The Chimes

Theatre | The Chimes

To suggest that Dickens’ vision of 19th Century Britain remains relevant is, tragically, far too big an understatement. Judging just from the streets of London and Cardiff, where this reviewer has lived, homelessness and abject poverty remain as severe a problem in 2017 as they did when The Chimes was first published in 1844. As the country gets into the grip of winter, there’s perhaps not a better time for Judith Roberts to produce this smart adaptation. As well as a solid piece of theatre, it’s a scathing indictment of the government and its failings.

As she showed in her 2015 production Triptych, Roberts isn’t afraid to take risks with her artistic output. Her decision here to turn the novel into a musical is ambitious and it almost pays off. At its best, the production is a joy to watch – strong individual performances and haunting live music combine to create the dystopian ambience that is Dickensian London. That its set in a church both helps and hinders the piece, however. While the venue provides excellent acoustics, the unorthodox staging means the action is often in periphery and unable to provide the affectation it demands.

Ironically, though probably unintentionally, the difficulties in not seeing everything echoes the story itself. Unable to cope with the misery of poverty and debt, elderly porter Trotty decides to climb the local bell-tower and kill himself. While atop the tower, he is met with visions of what his suicide will mean to his family and close friends, visions that may or may not be true.

Due to injury, Matthew Jure is physically unable to perform the role of Trotty at this performance. He delivers his line from a pulpit just off stage while Roberts herself mimes along on it. Naturally, Roberts’ unrehearsed performance doesn’t match up to Jure’s superb dialogue delivery. When Jure finally does appear on stage briefly at the end of the performance, he commands it, and one is left wondering what could have been. Of a stellar cast, two stand out in particular. There is a grace to Lucy Benson Brown’s performance as Meg, and her expressions of hope and hopelessness are equally believable. Fergus Rees relishes the chance to play two very different characters, forcing sympathy as beleaguered ‘vagrant’ Will Fern and exuding evil as the pompous Mr Filer.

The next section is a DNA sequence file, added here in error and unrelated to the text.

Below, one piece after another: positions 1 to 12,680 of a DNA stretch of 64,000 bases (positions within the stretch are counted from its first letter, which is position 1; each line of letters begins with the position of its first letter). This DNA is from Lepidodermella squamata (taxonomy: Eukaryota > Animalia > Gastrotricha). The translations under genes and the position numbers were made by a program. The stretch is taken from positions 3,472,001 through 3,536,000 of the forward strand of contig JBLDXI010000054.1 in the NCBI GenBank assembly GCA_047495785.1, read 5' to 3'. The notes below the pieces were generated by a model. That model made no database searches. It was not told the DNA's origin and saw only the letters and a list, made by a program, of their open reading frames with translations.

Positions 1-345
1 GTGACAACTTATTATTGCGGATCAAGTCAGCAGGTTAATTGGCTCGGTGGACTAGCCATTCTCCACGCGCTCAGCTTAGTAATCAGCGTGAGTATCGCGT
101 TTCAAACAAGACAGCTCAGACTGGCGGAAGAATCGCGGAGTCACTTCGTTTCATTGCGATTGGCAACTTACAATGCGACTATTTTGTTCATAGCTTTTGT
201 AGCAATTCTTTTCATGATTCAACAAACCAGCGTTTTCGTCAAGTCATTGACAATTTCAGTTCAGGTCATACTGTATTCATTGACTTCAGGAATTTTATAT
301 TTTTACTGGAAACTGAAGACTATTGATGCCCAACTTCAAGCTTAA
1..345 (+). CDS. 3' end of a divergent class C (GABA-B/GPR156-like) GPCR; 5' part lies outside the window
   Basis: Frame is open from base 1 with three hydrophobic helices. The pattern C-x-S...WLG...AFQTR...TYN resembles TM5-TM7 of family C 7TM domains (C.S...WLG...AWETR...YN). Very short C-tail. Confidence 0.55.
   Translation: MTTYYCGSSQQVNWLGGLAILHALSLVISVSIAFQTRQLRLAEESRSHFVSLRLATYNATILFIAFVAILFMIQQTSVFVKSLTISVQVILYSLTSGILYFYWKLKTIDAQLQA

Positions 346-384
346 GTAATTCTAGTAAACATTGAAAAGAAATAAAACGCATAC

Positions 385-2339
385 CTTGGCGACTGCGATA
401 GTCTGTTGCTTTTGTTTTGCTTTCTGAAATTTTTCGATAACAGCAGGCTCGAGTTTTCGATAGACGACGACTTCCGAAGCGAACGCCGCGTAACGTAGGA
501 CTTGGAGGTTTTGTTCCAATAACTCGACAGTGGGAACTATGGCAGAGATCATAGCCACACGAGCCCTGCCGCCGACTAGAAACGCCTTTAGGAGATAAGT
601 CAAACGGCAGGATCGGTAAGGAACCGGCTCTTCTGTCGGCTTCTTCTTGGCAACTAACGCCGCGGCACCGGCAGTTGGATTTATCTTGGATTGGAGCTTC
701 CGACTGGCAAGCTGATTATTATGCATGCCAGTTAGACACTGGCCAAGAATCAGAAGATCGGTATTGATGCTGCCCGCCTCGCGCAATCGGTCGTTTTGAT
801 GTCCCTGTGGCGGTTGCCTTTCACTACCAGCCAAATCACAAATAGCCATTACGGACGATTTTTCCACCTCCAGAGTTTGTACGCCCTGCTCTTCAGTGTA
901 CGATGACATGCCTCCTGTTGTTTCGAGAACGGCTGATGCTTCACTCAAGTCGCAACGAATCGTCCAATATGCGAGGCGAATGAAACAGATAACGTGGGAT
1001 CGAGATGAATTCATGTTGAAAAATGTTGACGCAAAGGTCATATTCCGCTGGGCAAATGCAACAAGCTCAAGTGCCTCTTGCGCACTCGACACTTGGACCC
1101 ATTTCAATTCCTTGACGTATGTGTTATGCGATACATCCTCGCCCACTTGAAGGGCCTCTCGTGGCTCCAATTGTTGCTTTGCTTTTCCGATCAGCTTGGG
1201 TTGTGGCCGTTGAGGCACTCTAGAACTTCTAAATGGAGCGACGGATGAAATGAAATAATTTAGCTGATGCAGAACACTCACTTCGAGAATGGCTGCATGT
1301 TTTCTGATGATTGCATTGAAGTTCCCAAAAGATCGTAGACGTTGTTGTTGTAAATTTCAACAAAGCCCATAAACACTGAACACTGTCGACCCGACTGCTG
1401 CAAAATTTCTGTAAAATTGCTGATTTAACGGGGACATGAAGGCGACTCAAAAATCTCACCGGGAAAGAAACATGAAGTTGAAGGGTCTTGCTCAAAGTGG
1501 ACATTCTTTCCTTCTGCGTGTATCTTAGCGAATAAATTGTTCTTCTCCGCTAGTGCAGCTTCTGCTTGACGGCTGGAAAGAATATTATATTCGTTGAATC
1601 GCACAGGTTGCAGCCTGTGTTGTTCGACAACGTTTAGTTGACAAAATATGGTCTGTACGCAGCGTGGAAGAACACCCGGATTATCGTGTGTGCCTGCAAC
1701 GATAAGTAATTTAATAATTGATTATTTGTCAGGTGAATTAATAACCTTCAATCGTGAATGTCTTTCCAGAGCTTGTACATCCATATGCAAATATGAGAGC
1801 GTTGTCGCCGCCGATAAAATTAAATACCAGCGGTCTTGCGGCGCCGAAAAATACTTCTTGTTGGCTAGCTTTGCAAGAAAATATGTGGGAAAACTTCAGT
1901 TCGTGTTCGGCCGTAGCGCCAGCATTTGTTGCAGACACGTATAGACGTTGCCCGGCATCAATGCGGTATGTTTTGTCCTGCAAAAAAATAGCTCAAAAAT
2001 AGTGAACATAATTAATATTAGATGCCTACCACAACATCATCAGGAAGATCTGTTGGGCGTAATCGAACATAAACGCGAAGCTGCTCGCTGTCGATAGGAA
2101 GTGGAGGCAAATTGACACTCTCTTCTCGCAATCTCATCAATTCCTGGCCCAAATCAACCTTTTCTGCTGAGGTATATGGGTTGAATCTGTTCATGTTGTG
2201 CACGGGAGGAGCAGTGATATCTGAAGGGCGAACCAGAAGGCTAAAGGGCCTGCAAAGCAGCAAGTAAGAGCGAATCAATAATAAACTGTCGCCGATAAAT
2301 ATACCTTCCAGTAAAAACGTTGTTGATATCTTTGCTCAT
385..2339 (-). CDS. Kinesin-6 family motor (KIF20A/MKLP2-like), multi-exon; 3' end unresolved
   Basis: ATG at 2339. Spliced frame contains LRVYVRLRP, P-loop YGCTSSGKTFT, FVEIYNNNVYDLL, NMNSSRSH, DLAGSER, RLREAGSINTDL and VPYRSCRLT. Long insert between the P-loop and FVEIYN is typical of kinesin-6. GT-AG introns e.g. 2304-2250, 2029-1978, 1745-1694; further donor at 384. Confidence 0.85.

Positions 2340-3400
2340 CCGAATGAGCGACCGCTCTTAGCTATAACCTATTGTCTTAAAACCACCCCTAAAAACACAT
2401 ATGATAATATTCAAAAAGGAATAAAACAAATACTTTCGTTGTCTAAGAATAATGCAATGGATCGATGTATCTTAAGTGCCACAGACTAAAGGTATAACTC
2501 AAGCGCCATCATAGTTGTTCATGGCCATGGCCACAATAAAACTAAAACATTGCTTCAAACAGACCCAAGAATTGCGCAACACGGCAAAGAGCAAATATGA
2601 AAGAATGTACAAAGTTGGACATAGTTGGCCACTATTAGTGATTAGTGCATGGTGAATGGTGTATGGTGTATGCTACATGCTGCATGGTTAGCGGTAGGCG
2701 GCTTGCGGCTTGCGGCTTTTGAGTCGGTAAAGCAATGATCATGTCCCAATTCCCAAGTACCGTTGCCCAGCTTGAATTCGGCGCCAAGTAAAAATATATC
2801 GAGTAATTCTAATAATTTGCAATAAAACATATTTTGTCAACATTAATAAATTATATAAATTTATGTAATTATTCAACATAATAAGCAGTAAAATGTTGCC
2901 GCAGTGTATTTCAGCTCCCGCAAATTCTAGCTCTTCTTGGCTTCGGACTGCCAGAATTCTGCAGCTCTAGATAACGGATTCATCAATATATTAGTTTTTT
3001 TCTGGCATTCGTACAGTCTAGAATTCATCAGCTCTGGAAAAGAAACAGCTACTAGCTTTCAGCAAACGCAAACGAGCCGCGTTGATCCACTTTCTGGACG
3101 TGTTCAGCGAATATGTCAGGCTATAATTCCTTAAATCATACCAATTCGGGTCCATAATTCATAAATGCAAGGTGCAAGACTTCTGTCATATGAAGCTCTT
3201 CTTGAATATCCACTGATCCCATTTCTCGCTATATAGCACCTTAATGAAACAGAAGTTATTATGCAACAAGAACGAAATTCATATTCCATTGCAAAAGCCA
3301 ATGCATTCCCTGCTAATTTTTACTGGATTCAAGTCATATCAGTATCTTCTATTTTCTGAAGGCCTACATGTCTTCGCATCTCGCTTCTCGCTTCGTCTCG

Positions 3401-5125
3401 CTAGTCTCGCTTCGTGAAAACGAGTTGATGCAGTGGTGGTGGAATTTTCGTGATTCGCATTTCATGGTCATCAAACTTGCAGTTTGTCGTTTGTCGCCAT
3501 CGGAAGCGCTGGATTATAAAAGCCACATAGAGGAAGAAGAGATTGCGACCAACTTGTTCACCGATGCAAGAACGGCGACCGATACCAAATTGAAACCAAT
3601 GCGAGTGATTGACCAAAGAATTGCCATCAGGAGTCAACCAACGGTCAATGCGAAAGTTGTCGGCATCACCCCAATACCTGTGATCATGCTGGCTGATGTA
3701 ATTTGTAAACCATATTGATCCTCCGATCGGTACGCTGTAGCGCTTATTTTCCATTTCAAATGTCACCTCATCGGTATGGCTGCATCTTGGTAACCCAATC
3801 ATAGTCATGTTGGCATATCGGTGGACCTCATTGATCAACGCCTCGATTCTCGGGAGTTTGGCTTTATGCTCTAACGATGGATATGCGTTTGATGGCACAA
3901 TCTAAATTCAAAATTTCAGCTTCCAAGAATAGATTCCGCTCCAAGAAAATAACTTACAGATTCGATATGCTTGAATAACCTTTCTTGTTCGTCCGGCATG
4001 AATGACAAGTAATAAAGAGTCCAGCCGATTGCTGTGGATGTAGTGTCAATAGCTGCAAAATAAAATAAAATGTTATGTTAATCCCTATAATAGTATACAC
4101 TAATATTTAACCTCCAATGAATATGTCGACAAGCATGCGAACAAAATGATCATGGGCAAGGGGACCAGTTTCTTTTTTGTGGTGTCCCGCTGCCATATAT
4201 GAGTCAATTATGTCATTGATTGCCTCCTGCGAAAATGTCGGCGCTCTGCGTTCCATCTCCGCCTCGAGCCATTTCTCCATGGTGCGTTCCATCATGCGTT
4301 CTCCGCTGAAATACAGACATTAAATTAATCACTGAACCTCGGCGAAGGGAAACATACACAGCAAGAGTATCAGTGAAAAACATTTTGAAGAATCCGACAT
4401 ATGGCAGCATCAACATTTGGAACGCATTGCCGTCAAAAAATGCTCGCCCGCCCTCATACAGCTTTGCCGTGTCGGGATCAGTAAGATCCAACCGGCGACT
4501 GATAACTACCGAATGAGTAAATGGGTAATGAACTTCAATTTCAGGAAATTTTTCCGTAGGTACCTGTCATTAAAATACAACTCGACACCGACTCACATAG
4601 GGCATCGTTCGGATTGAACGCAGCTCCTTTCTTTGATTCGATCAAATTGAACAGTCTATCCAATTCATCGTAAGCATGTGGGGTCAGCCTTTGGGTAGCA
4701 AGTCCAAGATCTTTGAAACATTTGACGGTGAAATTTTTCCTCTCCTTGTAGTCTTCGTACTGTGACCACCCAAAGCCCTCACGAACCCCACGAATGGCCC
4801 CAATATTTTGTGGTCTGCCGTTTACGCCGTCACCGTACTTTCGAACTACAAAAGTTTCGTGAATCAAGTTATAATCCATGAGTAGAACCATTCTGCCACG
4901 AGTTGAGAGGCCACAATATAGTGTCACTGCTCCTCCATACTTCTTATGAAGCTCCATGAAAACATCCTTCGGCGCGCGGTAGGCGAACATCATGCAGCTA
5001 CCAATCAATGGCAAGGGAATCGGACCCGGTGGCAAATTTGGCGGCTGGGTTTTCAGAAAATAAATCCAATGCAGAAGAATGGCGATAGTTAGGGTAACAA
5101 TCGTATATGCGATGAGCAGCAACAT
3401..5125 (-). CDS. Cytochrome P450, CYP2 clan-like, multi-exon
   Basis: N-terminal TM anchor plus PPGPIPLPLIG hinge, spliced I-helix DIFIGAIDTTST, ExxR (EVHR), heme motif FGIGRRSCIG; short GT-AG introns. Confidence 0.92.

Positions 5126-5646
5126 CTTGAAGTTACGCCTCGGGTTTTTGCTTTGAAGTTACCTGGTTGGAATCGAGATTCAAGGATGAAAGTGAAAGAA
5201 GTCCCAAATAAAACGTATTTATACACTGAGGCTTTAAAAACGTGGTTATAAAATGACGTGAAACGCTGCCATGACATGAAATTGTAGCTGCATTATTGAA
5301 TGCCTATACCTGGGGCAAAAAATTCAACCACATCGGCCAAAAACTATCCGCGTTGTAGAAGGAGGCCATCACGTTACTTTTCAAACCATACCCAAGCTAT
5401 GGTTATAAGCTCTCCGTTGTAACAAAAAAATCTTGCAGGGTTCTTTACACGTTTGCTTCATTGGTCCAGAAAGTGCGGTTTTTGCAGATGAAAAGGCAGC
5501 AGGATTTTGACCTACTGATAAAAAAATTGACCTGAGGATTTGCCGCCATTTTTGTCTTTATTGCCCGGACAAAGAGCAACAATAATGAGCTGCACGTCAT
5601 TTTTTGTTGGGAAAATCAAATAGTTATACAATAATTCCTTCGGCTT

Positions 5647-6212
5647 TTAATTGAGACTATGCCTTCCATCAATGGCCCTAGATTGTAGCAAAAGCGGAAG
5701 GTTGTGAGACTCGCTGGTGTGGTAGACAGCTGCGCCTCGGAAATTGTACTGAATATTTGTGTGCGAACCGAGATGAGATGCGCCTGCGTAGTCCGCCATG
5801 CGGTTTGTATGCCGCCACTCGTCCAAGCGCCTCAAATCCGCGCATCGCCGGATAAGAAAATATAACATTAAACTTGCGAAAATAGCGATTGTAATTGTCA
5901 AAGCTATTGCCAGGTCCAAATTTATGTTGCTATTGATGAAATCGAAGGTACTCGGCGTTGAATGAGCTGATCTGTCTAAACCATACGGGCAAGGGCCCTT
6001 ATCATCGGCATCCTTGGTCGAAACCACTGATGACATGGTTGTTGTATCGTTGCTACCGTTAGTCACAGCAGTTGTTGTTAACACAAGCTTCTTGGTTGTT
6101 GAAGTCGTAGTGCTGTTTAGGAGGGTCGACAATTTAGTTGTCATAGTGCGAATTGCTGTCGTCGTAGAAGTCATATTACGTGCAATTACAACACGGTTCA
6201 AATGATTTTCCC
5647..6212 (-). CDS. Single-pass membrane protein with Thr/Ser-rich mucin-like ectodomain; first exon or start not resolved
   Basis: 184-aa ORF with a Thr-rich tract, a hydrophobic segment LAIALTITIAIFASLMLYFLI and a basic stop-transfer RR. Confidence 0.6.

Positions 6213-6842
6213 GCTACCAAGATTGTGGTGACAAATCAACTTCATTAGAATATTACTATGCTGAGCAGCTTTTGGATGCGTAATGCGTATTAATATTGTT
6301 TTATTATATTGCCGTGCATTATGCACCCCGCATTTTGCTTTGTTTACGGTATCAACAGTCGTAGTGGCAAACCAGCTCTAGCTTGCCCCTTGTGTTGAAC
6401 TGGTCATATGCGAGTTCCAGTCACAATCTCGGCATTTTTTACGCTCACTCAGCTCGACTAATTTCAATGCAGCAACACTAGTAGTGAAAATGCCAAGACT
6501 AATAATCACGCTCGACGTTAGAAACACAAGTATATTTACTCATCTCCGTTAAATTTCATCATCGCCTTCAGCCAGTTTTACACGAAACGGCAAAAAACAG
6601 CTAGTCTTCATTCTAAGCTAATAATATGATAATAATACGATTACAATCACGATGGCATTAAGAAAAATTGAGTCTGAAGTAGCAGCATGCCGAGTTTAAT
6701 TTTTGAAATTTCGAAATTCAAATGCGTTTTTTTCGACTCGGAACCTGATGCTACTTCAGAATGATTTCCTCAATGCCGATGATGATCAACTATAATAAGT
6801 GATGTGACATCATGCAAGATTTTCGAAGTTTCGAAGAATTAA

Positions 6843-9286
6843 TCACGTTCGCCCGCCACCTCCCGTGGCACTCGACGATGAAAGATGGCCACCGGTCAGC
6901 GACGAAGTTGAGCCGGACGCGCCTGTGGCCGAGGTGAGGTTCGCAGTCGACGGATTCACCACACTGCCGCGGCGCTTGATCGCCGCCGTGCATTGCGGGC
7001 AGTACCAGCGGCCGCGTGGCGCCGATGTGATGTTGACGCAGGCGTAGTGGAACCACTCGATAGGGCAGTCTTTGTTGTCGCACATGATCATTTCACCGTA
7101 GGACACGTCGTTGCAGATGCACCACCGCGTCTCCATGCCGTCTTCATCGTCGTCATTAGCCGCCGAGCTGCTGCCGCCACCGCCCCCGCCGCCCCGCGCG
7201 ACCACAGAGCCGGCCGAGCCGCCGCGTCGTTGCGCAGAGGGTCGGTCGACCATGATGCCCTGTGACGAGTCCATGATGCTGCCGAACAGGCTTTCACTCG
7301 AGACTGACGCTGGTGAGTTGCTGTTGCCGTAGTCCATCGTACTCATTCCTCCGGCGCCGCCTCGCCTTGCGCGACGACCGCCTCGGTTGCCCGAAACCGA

Special mention also needs to go to the ensemble cast, made up of performers who have been homeless themselves. Roberts tries to bring the production into the modern world by filtering in news snippets and speeches from politicians, but they feel shoe-horned. Merely the presence of that ensemble cast on stage is enough to provide the poignancy and melancholy that the production needed.

Though flawed and the victim of misfortune, The Chimes is ultimately a solid and timely piece of theatre. Roberts’ decision to explore something so culturally significant in the manner that she has is admirable – only the execution doesn’t quite match the intent.